Taxes are the main funding source used by the government to finance various services and projects. Property taxes are one of the biggest sources of income for the state. In this article, we’ll answer the question, “What are property taxes and how do they work?” and explain how it is calculated.
We’ll also discuss how you can ensure the accuracy of your property taxes, as well as what you can do in case you want to dispute any calculations. We’ll also provide other crucial information to help you understand property taxes.
Property Taxes Explained
Property tax is the tax you pay for your property, and it’s computed using the value of both your land and all properties that stand on it. Commonly, it’s a real estate ad valorem tax that’s also regressive. This means that authorities impose the same percentage on the property regardless of your income.
How Do Property Taxes Work?
In this segment, we’ll show you how property taxes work. It seems complicated at first, but it’s actually very simple — we’ll dissect it for you.
Types of Property Taxes
There are three general types of property taxes:
- Land taxes – charged on the owner of land not including the value of properties on it.
- Real estate taxes – charged for the land plus the immovable buildings standing on the location.
- Personal property taxes – charged on any item considered as “personal property,” or movable properties not attached to a home or building. Examples include motor vehicles, aircraft, and boats.
Who Decides the Tax Rate?
Jurisdictions on all 50 US states and the District of Columbia impose property tax levies.
Most states impose real estate taxes in counties, municipalities, townships, school districts, and special districts.
Some states impose taxes on personal properties, too, such as machinery, equipment, and motor vehicles. Each jurisdiction has its own tax rate, so they calculate taxes independently of each other.
A property appraiser does assessments once a year or every 5 years, depending on state or local laws.
The assessment comes from the appraiser’s estimation of the market value of your property, and you should receive the assessment first before you get billed.
Factors that Influence the Assessment Value of Your Property
In answering the question, “What are property taxes and how do they work?” it pays to know what factors affect the value of your property. Here are some critical factors to consider:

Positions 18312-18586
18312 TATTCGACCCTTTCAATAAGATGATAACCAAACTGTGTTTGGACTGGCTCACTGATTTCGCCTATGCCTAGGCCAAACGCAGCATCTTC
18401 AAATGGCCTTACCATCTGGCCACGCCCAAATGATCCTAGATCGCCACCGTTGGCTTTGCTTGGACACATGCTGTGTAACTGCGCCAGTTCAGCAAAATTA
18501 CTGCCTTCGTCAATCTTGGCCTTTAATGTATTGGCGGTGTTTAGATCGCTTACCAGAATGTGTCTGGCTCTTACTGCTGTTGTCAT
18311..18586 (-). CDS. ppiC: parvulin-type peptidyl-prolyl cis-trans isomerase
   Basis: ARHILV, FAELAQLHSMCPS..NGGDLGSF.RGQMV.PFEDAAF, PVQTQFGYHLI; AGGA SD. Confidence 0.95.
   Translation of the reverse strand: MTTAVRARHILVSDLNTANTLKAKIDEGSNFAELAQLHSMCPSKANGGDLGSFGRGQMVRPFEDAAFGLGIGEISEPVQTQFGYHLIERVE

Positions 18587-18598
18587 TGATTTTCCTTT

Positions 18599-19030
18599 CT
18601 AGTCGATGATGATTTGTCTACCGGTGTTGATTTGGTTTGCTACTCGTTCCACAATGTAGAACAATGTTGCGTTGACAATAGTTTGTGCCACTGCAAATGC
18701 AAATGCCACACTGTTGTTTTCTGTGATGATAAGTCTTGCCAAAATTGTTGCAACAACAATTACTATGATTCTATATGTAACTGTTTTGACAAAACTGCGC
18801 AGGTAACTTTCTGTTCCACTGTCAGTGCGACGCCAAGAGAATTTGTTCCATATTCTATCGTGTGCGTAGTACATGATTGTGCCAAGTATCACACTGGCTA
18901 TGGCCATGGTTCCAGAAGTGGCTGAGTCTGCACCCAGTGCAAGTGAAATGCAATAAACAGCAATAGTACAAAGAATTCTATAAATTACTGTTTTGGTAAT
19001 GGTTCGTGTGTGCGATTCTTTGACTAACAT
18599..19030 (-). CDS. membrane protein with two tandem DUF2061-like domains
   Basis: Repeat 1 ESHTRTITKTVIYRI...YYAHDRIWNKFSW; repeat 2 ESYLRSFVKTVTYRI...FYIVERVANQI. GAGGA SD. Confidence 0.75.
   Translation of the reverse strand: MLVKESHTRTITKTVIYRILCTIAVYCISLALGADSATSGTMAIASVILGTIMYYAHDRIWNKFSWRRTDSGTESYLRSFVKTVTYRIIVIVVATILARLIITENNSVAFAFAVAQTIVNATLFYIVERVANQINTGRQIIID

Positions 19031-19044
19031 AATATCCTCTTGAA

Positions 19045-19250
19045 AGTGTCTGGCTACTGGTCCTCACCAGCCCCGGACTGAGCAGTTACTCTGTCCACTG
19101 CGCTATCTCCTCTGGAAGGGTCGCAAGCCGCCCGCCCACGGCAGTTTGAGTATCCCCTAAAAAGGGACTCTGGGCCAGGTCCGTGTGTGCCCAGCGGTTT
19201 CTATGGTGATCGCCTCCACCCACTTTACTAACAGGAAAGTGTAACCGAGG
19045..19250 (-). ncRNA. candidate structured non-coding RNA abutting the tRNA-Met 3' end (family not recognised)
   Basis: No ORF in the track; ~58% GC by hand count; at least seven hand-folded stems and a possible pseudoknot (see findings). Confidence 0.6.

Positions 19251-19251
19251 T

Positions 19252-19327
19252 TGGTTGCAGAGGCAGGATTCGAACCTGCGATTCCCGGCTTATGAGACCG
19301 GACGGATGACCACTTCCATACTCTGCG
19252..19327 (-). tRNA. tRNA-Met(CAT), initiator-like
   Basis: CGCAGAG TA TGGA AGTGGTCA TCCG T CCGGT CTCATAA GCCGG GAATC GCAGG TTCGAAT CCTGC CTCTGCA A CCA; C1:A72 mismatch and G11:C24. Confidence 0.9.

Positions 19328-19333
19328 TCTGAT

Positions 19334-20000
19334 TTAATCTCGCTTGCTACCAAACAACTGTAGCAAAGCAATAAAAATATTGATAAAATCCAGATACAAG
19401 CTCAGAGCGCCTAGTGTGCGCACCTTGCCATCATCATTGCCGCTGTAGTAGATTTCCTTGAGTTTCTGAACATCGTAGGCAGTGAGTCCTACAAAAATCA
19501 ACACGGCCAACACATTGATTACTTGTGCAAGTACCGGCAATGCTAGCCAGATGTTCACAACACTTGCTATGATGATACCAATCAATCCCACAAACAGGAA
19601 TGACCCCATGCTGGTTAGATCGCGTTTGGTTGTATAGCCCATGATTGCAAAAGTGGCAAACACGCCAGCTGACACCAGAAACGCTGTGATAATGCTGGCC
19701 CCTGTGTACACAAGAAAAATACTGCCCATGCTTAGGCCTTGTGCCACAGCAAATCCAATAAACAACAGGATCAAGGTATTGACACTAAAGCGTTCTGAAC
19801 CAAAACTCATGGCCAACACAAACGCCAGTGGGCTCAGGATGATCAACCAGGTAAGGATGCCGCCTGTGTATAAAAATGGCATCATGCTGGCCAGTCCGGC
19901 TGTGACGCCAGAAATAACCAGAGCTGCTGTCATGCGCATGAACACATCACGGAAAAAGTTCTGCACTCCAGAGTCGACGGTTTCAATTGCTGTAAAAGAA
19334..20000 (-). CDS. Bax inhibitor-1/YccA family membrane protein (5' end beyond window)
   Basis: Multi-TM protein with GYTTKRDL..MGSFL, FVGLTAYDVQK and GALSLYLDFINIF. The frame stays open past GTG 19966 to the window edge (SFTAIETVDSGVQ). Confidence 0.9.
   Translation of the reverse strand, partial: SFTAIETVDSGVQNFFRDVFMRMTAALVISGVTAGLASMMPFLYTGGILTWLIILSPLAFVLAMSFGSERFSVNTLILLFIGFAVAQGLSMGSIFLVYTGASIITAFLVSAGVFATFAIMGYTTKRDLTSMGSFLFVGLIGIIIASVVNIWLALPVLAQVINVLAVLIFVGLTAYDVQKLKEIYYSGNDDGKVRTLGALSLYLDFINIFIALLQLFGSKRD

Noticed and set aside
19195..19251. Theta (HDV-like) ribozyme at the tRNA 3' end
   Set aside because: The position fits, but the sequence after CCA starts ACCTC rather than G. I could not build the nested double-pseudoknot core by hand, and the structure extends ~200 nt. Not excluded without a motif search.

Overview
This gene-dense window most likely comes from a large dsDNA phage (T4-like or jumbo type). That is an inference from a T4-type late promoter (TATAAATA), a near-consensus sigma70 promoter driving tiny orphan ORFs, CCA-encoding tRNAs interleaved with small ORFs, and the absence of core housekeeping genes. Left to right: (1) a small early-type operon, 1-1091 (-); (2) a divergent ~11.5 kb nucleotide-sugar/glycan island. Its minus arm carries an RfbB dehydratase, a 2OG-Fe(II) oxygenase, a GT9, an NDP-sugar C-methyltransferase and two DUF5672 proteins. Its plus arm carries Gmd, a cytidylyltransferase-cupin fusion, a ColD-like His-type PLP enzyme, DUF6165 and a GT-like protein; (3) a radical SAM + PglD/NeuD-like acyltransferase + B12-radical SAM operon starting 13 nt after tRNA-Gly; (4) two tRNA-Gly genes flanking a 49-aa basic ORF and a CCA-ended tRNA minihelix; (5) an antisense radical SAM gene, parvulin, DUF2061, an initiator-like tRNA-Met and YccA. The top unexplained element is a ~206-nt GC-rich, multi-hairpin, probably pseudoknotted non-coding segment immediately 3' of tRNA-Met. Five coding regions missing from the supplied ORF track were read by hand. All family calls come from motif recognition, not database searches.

- Vacant vs improved: the nature of the improvements — or lack thereof — made on the land can significantly affect the assessed value of the property. For instance, erecting a home or warehouse on a once-vacant piece of land can markedly increase its value.
- Access to public services: if the property is located somewhere near public services, such as sewers, gas, and water stations, its value may also be markedly increased. That being said, note that public utility taxes often end up on the utility bills we pay each month.
- Development potential: the property’s value may also go up if there’s a good potential for development. For instance, a remodeled or renovated kitchen can increase your house’s value, and so your home taxes will also rise.
- Income: if you derive income from a property, such as renting it to tenants, that income isn’t taxed. If you sell the home or property, you may exclude your capital gains from federal taxable income. If the estate generates more than $600 in annual gross income, you may need to file IRS form 1041, for which you can use some great 1041 tax software.
What are Property Taxes Used For?
So, what is property tax used for? They essentially provide the largest source of funding for local governments. The local government in turn finances important services and projects such as:
- District projects
- Police and fire departments
- Road construction
- Local services
- Local and state governments
How Are Property Taxes Calculated?
When it comes to calculations, a property appraiser takes the following steps:
- The appraiser estimates the property’s market value using one of those 3 methods:
- Sales evaluation – considers the economic and social trends on top of governmental regulations and conditions that may affect the demand, utility, scarcity, and transferability of the property.
- Cost method – estimates the price a buyer should spend to build a similar property. The appraiser uses the formula: (cost of land + cost of construction) – depreciation.
- Income method – estimates the property’s value based on the income that it generates. The formula is net operating income/capitalization rate.
- Then, the appraiser calculates the assessment value by using this formula: market value x assessment rate in decimal = assessment value.
- Go to your city or county’s website or contact a city official to get the assessment rate.
- To finally arrive at the actual property tax valuation, multiply the assessment value by the millage rate.
- The millage rate represents the amount you need to pay for every $1,000 of your property’s assessed value. It’s the tax rate used to calculate your local property tax.
Knowing the above steps not only helps you understand how assessors arrived at the property tax assessed value but also helps you in case you want to dispute or lower your property taxes.
What Happens After a Property Tax is Calculated?
After the property tax is calculated, you are informed of the assessed value. Then, you receive the bill.
Paying the tax bill is the final step in answering the question, “What are property taxes, and how do they work?”
Typically, you can pay the tax by:
- Writing a check or paying online once a year or every 6 months when the bill comes
- Setting aside funds in an escrow account when you pay the mortgage
But what happens when you fail to pay your local property taxes? You’ll receive a late payment penalty plus administrative fees.
As an example, California counties charge a 10% late payment penalty on a delinquent first installment property tax bill. If you continue to miss payments, the taxing authority may also place a tax lien on the property.
What if the Owner of the Property Disagrees With Its Assessed Valuation?
You don’t necessarily need to accept the bill. You can disagree with the assessed valuation of your real estate taxes, and in some cases, you can even lower it. You can contest a property’s assessed valuation by: